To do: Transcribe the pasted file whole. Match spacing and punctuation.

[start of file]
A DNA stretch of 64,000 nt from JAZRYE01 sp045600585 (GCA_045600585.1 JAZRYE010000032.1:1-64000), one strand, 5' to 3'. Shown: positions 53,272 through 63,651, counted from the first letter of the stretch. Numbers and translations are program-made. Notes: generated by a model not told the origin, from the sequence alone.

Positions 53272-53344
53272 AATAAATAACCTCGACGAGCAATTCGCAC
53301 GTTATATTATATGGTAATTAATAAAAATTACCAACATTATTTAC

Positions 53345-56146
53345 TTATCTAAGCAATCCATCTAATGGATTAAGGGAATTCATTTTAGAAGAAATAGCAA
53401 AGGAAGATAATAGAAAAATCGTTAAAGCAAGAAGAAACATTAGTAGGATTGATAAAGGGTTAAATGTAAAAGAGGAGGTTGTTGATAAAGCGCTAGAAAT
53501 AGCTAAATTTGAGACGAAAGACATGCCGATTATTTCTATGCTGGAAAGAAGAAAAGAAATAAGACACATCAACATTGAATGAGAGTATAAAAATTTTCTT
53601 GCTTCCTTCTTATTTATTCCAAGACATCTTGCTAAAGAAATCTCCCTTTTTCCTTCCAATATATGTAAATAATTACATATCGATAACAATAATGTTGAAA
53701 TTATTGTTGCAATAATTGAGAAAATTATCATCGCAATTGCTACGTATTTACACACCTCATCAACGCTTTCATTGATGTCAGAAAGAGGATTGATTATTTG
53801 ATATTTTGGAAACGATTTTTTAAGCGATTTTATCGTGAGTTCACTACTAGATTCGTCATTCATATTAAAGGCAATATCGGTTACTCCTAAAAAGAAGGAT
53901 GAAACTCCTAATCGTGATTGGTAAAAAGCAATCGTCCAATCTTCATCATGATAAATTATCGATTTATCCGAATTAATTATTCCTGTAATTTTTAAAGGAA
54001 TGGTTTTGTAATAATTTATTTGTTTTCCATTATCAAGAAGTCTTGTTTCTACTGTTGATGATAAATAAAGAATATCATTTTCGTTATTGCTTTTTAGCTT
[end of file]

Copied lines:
A DNA stretch of 64,000 nt from JAZRYE01 sp045600585 (GCA_045600585.1 JAZRYE010000032.1:1-64000), one strand, 5' to 3'. Shown: positions 53,272 through 63,651, counted from the first letter of the stretch. Numbers and translations are program-made. Notes: generated by a model not told the origin, from the sequence alone.

Positions 53272-53344
53272 AATAAATAACCTCGACGAGCAATTCGCAC
53301 GTTATATTATATGGTAATTAATAAAAATTACCAACATTATTTAC

Positions 53345-56146
53345 TTATCTAAGCAATCCATCTAATGGATTAAGGGAATTCATTTTAGAAGAAATAGCAA
53401 AGGAAGATAATAGAAAAATCGTTAAAGCAAGAAGAAACATTAGTAGGATTGATAAAGGGTTAAATGTAAAAGAGGAGGTTGTTGATAAAGCGCTAGAAAT
53501 AGCTAAATTTGAGACGAAAGACATGCCGATTATTTCTATGCTGGAAAGAAGAAAAGAAATAAGACACATCAACATTGAATGAGAGTATAAAAATTTTCTT
53601 GCTTCCTTCTTATTTATTCCAAGACATCTTGCTAAAGAAATCTCCCTTTTTCCTTCCAATATATGTAAATAATTACATATCGATAACAATAATGTTGAAA
53701 TTATTGTTGCAATAATTGAGAAAATTATCATCGCAATTGCTACGTATTTACACACCTCATCAACGCTTTCATTGATGTCAGAAAGAGGATTGATTATTTG
53801 ATATTTTGGAAACGATTTTTTAAGCGATTTTATCGTGAGTTCACTACTAGATTCGTCATTCATATTAAAGGCAATATCGGTTACTCCTAAAAAGAAGGAT
53901 GAAACTCCTAATCGTGATTGGTAAAAAGCAATCGTCCAATCTTCATCATGATAAATTATCGATTTATCCGAATTAATTATTCCTGTAATTTTTAAAGGAA
54001 TGGTTTTGTAATAATTTATTTGTTTTCCATTATCAAGAAGTCTTGTTTCTACTGTTGATGATAAATAAAGAATATCATTTTCGTTATTGCTTTTTAGCTT